Alternatively, events occurring within the GB itself may provide another possible mechanism for the increased risk of metabolic derangements following cholecystectomy. The GB has a metabolic function. As recently discovered, the GB mucosa is the main enterohepatobiliary site for expression of fibroblast growth factor 19 (FGF19), which is secreted at high concentrations into bile.57 Unlike its counterparts, FGF19 can function as an endocrine hormone and exert metabolic effects in tissues at distant locations. In this manner, FGF19 assists in regulating lipid, glucose, and energy metabolism during fed and fasted states.58, 59, 60 Mice treated with FGF19 exhibit reduced levels of serum TGs and cholesterol, as well as increased glycogen synthesis. FGF19 is capable of suppressing insulin-induced fatty-acid synthesis in the liver, which is a key process that controls glucose tolerance and triacylglycerol accumulation in liver, blood, and adipose tissue.61 A previous study58 showed that transgenic mice expressing human FGF19 did not become obese or diabetic when challenged with a high-fat diet because they had increased levels of energy expenditure and insulin sensitivity. Accordingly, pharmacological administration of FGF19 to mice increases their metabolic rate and attenuates diet-induced obesity; furthermore, it also reverses diabetes in leptin-deficient mice.59 Thus, it is plausible to postulate that ablation of the GB could produce a marked decrease in the circulating levels of FGF19, and render such patients more prone to developing metabolic disorders. Interestingly, there is evidence that serum FGF19 concentrations decrease in humans after GB removal.62 Moreover, both the epithelial and smooth muscle layers of the GB express the membrane-bound BA receptor Gpbar1/TGR5 at a much higher level than any other tissue in the body.63 Thus, removal of the GB should theoretically result in a marked suppression of Gpbar1/TGR5-dependent metabolic signaling emanating from the GB, and a subsequent systemic influence on metabolic homeostasis.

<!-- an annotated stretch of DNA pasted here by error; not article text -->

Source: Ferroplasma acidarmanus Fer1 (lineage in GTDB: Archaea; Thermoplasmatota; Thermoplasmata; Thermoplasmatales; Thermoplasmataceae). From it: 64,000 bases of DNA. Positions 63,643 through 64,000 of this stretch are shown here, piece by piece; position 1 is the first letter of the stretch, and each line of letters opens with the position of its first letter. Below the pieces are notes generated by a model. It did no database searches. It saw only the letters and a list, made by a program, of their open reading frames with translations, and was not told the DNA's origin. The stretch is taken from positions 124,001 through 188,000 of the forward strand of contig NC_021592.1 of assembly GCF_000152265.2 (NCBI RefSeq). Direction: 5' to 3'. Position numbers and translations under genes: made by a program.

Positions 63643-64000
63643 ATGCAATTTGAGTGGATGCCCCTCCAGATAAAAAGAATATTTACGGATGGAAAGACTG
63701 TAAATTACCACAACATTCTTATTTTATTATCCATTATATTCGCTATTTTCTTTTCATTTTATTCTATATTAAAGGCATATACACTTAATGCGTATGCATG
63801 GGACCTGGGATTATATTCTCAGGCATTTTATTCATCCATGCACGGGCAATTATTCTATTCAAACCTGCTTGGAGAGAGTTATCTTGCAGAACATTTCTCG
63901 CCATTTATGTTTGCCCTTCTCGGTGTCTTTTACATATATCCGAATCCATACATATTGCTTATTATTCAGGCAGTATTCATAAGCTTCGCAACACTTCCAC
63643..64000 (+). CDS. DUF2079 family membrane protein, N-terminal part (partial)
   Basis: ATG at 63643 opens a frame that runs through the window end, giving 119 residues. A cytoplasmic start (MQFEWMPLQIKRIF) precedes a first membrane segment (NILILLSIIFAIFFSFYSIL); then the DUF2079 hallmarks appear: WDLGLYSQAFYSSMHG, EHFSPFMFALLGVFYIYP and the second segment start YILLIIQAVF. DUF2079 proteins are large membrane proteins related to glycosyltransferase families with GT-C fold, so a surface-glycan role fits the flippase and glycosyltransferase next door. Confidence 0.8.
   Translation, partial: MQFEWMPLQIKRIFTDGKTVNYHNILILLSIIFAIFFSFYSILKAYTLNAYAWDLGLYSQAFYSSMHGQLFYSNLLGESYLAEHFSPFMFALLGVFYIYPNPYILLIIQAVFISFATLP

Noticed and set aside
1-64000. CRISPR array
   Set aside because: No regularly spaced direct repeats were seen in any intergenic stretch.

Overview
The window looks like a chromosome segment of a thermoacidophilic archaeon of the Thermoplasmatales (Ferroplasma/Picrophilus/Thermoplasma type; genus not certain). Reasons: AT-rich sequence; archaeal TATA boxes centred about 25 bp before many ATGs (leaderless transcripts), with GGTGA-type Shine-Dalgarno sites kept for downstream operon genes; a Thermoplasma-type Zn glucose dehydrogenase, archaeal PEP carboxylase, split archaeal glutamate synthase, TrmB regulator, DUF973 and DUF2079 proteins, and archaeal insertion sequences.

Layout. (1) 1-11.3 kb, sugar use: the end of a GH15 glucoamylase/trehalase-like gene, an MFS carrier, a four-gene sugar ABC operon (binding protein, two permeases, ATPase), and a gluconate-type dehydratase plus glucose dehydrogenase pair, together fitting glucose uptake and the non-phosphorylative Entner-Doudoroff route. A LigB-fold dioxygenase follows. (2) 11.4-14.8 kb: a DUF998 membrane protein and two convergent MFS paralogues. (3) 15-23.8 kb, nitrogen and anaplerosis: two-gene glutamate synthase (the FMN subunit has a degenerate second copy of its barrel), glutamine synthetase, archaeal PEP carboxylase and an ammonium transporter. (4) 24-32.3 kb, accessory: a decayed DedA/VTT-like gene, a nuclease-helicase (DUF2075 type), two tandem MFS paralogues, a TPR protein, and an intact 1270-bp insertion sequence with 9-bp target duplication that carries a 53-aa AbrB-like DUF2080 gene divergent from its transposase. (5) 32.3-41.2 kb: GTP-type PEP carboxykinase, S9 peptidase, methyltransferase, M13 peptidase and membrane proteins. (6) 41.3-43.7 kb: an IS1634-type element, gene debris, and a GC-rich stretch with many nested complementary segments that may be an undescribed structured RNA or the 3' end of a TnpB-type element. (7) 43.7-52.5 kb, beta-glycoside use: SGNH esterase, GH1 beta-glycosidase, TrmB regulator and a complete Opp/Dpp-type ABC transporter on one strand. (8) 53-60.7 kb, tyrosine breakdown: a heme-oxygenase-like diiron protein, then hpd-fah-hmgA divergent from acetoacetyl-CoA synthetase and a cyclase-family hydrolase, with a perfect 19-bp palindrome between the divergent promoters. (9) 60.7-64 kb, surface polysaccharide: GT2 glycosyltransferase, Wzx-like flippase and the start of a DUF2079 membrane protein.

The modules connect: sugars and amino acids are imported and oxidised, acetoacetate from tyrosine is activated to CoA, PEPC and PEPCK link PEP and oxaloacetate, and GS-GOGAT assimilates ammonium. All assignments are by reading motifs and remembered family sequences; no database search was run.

Cholecystectomy, a surgery that usually produces instant relief for patients with symptomatic cholelithiasis, has long been regarded as a safe procedure by both the general population and health-care professionals. Moreover, adoption of the laparoscopic approach for cholecystectomy has made it one of the most successful major abdominal procedures worldwide. However, increasing evidence contradicts this common wisdom, by showing that cholecystectomy is associated with an increased risk for long-term postoperative adverse events, such as an increased risk for developing cancer. In this review, additional evidence has been provided, suggesting that cholecystectomy may dysregulate the homeostasis of whole-body metabolism. If this is true, cholecystectomy may not be the innocuous procedure previously believed, but rather may adversely affect the metabolic balance of the entire body. The increasing prevalence of MetS, particularly among cholecystectomized patients, highlights the urgency for addressing the actual cause–effect relationship in future prospective epidemiological and interventional studies. Attempts to investigate the GB’s metabolic function may improve our understanding of the mechanisms behind the connection between GB removal and MetS, and how the endocrine system functions in cholecystectomized patients.